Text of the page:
Ticino remains a shaky candidate in the No Billag vote

The Italian-speaking part of Switzerland benefits the most from radio and television fees. Nevertheless, according to the GFS poll published on Wednesday, an acceptance of the No Billag initiative in Ticino seems possible.


In Italian-speaking Switzerland, sympathy for the proposal is currently building up, according to the study by the GFS-Bern research institute. It is conceivable that a protest vote will be held there thanks to the "yes" slogans of the Lega and SVP.

In 2015, the new law on radio and television fees had already failed in Ticino. This was despite the fact that Italian-language radio and television (RSI) - which broadcasts not only to Ticino but also to the southern valleys of Graubünden - is the second-largest employer after the cantonal administration.

According to SRG statistics, RSI employs 1155 people. Out of an annual budget of 239.2 million francs, only a small part comes from advertising revenue. A value-added study published in 2017 by the BAK Basel economic research institute showed that RSI, on the other hand, generates CHF 213 million in added value annually, as it also feeds many suppliers.

20 percent from fee income

With a population of around 350,000, Italian-speaking Switzerland accounts for only 4.5 percent of the total Swiss population, but RSI receives more than 20 percent from fee income. It thus operates two TV stations and three radio stations in Italian. It is also a partner of numerous cultural events, such as the Locarno Film Festival. During the referendum campaign, the "No No Billag" committee therefore provided a number of rational reasons why the initiative should be rejected.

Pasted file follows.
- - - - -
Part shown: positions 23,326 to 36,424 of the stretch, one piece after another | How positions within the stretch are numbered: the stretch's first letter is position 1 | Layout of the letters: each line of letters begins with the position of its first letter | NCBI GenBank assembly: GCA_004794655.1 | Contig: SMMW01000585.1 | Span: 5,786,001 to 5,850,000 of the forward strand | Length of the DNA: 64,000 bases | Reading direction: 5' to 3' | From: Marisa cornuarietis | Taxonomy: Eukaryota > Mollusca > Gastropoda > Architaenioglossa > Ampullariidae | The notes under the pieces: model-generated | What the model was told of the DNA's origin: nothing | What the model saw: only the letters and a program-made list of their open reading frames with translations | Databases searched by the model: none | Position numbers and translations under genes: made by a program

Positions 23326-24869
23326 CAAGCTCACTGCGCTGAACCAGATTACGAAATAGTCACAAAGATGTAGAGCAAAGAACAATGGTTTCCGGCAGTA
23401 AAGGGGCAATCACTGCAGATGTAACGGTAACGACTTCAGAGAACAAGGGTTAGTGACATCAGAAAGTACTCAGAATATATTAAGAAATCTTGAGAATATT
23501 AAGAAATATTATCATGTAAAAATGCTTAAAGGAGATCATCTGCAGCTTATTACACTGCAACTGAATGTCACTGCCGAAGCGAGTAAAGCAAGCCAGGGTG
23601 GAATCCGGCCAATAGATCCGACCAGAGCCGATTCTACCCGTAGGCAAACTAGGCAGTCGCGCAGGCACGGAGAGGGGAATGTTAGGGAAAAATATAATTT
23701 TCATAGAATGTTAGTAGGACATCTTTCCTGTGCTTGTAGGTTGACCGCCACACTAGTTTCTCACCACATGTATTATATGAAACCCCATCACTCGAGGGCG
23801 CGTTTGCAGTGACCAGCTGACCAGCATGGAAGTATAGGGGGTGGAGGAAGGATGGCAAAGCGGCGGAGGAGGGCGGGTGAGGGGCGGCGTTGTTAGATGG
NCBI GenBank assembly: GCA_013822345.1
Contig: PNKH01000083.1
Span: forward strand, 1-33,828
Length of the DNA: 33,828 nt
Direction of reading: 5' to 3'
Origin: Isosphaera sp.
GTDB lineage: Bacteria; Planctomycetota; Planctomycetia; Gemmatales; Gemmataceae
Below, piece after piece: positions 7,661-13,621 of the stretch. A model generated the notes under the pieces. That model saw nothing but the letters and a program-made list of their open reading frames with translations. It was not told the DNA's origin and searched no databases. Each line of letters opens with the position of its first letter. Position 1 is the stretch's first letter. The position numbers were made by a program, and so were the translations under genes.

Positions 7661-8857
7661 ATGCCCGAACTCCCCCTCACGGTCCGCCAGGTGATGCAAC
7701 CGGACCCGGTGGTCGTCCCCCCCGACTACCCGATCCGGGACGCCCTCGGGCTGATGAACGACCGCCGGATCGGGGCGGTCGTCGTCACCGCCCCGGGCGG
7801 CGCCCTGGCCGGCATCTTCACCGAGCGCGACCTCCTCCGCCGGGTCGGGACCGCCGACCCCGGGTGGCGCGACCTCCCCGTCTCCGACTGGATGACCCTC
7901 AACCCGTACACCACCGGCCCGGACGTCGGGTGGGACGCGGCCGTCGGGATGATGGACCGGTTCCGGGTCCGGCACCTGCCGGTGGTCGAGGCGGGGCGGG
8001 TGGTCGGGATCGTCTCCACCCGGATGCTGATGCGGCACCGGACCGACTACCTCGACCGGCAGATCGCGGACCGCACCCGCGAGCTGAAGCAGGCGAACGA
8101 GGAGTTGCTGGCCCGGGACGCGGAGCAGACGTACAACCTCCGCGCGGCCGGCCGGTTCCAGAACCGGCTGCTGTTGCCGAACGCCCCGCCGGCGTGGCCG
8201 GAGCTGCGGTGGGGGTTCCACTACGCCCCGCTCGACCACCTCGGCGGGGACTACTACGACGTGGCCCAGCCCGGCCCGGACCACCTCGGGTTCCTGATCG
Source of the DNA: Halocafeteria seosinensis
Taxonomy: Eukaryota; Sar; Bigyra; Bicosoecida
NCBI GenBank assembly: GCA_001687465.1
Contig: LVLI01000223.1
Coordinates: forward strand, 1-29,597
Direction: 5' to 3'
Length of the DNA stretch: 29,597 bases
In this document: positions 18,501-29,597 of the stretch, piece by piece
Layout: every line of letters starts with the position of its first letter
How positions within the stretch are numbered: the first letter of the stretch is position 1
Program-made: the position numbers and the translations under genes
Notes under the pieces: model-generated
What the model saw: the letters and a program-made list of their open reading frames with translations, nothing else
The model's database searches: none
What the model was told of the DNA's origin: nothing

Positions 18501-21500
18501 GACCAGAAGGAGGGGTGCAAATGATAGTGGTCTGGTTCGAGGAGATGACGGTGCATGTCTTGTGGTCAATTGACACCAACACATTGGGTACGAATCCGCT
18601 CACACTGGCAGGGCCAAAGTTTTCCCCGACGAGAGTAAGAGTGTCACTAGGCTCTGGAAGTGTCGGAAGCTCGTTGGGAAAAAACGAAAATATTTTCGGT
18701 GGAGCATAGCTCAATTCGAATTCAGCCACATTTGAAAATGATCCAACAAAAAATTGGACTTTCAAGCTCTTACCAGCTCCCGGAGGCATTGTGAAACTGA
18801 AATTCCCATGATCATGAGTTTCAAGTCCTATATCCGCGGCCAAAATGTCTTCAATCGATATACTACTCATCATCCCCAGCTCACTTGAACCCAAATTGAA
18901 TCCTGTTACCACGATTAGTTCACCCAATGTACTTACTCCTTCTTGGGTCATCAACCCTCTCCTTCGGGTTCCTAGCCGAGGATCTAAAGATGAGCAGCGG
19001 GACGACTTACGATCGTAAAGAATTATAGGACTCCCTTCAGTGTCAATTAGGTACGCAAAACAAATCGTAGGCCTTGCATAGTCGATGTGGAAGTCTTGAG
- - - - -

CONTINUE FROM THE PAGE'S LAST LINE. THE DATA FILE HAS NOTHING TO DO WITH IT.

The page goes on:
"If the initiative is approved, there will be no more RSI," opponents said, calculating that this would threaten the existence not only of the station and its employees, but also of cultural organizations.

Protest vote from the belly possible

But as in many votes, reason weighs less in Ticino than a vague gut feeling served by the Lega dei Ticinesi. Since its inception, then still with its late president Giuliano Bignasca, it has railed against the fee system as an additional burden imposed on the poor southern canton by the German-speaking Swiss.

This argument is now also used by the proponents of the initiative. The fee is the most expensive in Europe, and this for a "state radio and -" that does not work in the interest of the population, but for immigrants, criticized National Councilor Lorenzo Quadri at his recent television appearance.

In doing so, he is preaching to a large part of the Ticino population. The poverty rate in Ticino is rising, the number of people dependent on social welfare increased by around 2.5 percent in 2017, and the feeling of constant economic pressure makes any further fee a spectre.

But even the Lega and the SVP are not unanimous. Marco Borradori, president of Lugano's Lega, told SDA that if the initiative were to be accepted, not only would RSI's jobs be lost in Comano, a neighboring community of Lugano, but also those of its suppliers.

Population is close to private broadcasters

For all the common-sense reasons, relatively little attention is paid to popular feeling. In southern Switzerland, this is close to the young and very active private stations. This was shown as a recent example by the station Radio3i, where two presenters managed to break the world record in continuous moderation.

It seemed as if the whole canton was cheering along. More than a thousand people gathered in front of the radio building and held out until the record - more than eighty hours of non-stop moderation - was broken. Afterwards, there were tearful hugs and a long celebration. Compared to such a hands-on station, RSI appears more aloof, bureaucratic and out of touch, even when it organizes concerts with stars. (Barbara Hofmann/SDA)

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